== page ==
But along with Spring cleaning, comes time to begin conditioning our furry friends, many of whom have been couch potatoes all winter long. Now is the time to get the horses (and ourselves!) back into shape so that we’re fit and ready when the first IEO schooling show arrives in May. For many riders, that means the application of the LSD technique, or Long, Slow Distance conditioning. If you’ve never tried LSD before, it is an effective and safe means of taking our winter-soft equine companions and gently easing them back into the work world while minimizing fatigue related injuries. The goal of an LSD program is to develop fitness so that a horse can cope with 1 hour of easy exercise at the walk/trot/canter and cover approximately 5 miles during that hour. It improves and strengthens the horse’s limbs as well as his cardiovascular fitness by increasing the length of the work before increasing the speed. An LSD program can be tailored for each horse and their own special needs, but they all start with about 20 minutes of walk. You add 5 minutes of walk every day until you reach 75 minutes of walking, which is where you begin to add 2-3 minutes of trot a day. Gradually you increase your riding time, utilizing trails if you’re lucky enough to have them available, as walking up and down hills is wonderful for helping to strengthen and tone muscles.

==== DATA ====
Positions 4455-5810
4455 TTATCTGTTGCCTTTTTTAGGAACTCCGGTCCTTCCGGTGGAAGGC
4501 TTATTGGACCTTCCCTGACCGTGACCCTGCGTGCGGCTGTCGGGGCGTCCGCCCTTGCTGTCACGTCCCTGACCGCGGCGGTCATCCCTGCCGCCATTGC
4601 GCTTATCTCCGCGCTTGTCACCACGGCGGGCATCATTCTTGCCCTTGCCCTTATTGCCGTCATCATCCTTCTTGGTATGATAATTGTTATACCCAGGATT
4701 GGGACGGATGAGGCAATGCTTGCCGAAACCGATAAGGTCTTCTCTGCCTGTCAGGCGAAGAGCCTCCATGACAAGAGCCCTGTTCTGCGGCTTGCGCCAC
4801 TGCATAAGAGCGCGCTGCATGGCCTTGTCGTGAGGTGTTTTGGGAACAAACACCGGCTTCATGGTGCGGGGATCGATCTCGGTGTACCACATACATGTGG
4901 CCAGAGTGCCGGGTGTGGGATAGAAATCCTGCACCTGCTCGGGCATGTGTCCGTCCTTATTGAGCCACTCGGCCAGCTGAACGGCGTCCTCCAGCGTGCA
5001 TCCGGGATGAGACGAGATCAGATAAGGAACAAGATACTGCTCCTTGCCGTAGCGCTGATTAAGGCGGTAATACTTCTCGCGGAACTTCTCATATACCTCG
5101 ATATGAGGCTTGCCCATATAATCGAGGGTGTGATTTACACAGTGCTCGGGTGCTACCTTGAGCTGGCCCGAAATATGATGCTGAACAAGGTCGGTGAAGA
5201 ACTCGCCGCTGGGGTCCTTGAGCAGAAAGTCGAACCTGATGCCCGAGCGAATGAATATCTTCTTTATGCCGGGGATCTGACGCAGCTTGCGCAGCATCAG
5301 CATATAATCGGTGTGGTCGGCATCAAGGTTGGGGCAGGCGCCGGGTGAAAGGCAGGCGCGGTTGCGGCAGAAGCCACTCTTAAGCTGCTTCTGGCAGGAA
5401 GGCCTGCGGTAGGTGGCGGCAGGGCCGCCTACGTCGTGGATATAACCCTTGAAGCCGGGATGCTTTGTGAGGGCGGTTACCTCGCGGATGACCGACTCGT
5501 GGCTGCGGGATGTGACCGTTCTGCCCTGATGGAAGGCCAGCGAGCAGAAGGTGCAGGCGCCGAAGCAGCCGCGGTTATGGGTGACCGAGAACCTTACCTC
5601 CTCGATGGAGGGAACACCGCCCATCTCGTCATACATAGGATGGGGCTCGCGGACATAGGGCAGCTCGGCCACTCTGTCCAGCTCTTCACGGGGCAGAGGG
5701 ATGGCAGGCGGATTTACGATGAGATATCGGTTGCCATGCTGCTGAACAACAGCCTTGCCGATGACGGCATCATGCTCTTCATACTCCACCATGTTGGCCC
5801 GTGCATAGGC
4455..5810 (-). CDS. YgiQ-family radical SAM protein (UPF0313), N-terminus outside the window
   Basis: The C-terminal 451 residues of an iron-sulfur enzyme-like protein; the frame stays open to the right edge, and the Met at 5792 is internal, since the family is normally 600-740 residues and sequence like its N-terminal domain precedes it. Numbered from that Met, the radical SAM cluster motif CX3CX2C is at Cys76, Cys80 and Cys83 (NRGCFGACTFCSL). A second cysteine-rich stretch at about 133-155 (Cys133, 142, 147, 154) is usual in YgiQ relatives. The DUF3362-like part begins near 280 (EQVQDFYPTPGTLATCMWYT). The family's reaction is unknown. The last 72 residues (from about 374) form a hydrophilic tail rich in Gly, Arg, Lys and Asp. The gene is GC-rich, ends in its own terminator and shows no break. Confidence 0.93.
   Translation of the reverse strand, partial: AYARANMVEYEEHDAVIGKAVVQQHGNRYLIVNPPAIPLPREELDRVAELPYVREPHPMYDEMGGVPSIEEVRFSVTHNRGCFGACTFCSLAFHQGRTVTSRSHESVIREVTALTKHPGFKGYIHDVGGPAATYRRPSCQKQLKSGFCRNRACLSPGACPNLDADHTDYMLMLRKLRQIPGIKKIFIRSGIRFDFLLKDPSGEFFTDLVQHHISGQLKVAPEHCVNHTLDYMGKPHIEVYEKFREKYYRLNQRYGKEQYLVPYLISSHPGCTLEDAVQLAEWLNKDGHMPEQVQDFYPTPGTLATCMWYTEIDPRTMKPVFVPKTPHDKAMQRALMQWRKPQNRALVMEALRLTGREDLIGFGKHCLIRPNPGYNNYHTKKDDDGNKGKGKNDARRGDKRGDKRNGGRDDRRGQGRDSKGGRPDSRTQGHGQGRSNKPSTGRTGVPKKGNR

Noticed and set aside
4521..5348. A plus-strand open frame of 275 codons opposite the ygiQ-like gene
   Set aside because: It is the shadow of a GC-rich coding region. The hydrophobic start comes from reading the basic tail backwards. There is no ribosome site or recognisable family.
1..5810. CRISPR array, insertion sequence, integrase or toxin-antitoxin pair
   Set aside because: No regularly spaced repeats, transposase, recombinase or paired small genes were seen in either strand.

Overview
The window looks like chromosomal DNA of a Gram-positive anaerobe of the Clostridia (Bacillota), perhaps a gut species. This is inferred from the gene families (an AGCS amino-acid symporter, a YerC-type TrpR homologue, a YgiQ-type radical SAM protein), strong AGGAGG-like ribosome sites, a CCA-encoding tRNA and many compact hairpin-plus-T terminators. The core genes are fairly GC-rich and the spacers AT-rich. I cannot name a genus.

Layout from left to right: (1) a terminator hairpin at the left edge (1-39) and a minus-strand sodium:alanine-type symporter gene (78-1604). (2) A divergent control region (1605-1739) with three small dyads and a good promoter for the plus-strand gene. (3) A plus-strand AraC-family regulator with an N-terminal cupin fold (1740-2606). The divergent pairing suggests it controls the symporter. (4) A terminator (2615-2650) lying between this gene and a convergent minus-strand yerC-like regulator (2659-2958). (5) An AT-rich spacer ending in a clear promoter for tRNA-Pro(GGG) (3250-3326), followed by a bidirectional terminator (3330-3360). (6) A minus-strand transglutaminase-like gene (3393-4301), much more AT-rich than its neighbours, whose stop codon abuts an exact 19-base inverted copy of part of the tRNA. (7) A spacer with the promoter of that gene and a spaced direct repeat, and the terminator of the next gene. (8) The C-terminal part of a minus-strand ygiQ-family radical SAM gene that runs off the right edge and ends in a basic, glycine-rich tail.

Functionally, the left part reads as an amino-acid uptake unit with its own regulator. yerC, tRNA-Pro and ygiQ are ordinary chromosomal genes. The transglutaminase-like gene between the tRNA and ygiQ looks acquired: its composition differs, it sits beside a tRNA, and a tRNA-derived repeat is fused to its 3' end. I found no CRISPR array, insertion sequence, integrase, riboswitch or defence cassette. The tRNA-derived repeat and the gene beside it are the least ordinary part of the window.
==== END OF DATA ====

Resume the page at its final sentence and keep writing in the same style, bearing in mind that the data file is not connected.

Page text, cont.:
So this week, as the temperatures begin to rise and the Spring flowers continue to emerge, think about making the commitment to an equine Spring LSD fitness program. Your horse will be glad you did!
Susan Moody, IEO President